1907 bridge description
The bridge measured about 260 feet (79 m) from one abutment to the other. The bridge took the general form of a Pratt truss; however, where most Pratt trusses would incline downwards at the shoreline, the tail ends of the North Avenue Bridge truss curved upwards, tapering towards the center of the span. Where the tail ends were tallest, deep lateral braces provided support for the bridge.
The deck of the bridge was 60 feet (18 m) wide at the approaches. Upon construction, the roadway for the approaches consisted of wood blocks atop a steel-supported concrete slab. Approach sidewalks, made of concrete, had railings made of steel mesh that overlooked the river. On the movable leaves, a 42-foot (13 m) wide wooden deck was centered between two 9-foot (3 m) metal brackets that held plank sidewalks. The roadway itself was separated by the center truss. Originally, streetcar tracks ran on both sides of the bridge.
Decline of the North Branch shipping district
After new manufacturing facilities opened on the Calumet River in the southern portion of Chicago, shipping traffic on the Chicago River fell dramatically. By the mid-1920s, the Department of Public Works had floated a proposal to replace the moving bridges with fixed spans through a ten-year period from 1925–1935, citing high maintenance costs. The proposal was not acted upon, partially due to opposition by the Army Corps of Engineers; however, except for a brief resurgence in traffic during World War II, shipping volume remained low.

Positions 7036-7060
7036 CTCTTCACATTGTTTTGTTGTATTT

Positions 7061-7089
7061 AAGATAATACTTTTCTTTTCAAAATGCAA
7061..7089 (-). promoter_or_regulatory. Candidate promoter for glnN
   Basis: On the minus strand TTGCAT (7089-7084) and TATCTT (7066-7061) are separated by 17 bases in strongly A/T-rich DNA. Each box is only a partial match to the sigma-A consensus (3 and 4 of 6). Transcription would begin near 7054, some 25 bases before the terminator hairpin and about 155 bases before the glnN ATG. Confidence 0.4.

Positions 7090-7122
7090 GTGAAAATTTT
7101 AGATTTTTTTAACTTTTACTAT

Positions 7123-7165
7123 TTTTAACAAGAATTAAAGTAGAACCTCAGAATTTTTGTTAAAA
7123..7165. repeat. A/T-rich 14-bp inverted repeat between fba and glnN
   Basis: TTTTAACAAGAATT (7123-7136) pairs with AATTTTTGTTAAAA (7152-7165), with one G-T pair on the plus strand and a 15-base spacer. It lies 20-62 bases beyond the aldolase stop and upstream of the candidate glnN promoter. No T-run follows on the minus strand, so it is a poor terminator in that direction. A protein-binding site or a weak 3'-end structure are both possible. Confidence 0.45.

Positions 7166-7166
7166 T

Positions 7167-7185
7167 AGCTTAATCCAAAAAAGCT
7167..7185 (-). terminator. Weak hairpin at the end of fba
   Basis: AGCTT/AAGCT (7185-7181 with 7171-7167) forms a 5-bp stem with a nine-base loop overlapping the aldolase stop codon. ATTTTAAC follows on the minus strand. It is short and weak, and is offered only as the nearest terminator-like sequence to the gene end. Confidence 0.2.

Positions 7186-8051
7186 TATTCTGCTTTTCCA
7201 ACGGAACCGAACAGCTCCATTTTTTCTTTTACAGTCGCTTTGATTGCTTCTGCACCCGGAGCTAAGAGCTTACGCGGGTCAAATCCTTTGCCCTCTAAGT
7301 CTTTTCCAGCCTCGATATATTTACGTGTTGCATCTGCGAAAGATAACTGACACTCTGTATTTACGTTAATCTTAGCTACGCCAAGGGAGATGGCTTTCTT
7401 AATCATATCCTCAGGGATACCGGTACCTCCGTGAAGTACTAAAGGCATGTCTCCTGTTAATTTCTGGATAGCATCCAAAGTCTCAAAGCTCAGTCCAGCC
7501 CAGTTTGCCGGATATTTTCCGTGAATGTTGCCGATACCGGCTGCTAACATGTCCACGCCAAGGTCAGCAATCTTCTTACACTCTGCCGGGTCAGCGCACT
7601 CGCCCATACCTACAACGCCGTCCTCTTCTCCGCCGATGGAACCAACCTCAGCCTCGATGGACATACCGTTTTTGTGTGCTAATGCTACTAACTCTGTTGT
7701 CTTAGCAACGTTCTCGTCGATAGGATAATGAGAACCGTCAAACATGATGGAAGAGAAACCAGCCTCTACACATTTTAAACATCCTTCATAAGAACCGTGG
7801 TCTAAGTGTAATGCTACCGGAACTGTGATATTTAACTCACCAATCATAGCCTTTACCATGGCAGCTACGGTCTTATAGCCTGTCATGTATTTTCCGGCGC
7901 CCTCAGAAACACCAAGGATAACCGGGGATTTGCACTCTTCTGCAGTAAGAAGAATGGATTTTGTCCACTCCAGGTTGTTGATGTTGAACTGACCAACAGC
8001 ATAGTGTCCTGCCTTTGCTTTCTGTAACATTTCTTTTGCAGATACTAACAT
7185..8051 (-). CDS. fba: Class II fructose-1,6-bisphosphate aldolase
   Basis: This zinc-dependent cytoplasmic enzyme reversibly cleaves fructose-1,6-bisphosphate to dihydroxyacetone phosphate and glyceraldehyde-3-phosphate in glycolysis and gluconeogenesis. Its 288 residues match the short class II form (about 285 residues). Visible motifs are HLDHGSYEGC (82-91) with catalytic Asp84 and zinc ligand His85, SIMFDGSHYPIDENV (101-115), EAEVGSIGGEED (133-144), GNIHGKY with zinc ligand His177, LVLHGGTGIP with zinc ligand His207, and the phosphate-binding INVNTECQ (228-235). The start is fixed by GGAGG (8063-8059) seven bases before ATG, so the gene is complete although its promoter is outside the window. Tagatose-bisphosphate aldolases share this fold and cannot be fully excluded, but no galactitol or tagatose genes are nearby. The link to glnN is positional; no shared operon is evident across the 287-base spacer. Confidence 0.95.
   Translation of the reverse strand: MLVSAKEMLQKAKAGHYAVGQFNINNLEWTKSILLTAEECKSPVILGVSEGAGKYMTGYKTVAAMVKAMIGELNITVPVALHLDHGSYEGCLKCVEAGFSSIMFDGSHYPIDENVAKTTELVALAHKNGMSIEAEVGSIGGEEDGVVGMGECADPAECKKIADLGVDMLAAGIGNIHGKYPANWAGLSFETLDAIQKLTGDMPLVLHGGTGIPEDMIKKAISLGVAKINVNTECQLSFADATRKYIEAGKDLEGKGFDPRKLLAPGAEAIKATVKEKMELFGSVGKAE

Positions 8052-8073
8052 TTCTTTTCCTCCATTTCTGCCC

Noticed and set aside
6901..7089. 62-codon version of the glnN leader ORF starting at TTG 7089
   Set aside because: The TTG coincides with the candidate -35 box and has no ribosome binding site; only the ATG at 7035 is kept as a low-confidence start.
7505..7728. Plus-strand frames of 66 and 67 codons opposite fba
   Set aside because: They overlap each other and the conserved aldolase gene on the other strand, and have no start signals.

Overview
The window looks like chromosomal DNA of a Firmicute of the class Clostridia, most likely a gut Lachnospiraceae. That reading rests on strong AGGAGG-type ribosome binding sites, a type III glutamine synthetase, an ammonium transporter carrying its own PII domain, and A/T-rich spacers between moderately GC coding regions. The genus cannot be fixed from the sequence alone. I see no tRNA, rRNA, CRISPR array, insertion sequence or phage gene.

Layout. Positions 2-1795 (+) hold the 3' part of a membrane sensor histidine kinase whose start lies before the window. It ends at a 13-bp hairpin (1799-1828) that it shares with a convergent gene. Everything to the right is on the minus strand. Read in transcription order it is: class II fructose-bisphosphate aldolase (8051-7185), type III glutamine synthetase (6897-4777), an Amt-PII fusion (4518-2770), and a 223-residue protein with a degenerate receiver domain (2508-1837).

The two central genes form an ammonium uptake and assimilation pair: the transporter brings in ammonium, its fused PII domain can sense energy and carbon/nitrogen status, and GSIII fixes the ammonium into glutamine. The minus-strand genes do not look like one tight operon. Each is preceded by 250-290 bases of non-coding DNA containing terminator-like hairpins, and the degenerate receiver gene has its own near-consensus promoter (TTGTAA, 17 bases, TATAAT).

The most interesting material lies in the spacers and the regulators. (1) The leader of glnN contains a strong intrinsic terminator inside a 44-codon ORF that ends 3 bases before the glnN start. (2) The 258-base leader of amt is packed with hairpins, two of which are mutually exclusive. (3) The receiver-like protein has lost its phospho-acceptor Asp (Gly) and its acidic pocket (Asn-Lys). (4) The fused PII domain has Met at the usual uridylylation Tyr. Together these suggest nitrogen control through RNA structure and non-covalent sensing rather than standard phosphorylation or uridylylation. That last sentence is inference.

The historical bridge was last raised in 1972. By the 1990s, the Corps of Engineers agreed to city plans to convert the Chicago River's lift bridges to fixed spans. As the surrounding area transformed from primarily industrial to residential and commercial in nature, traffic volumes on the aging bridge increasing, causing bottlenecks.
As required by National Historic Preservation Act Section 106 regulations, the city offered the structure to any interested parties for relocation and preservation elsewhere. Because of the complexity of the outdated lifting mechanism, no cities offered to take the bridge.
2007-2008 bridge replacement
Due to age and the high cost of maintenance, a replacement fixed-span bridge was built through 2007–2008. The new bridge is a fixed-span, hybrid suspension/cable-stayed bridge of the same height but nearly twice as long in length. The original bridge was two lanes wide; the new bridge has four lanes plus sidewalks, helping to reduce congestion caused by the 40,000 cars/day that travel on the bridge.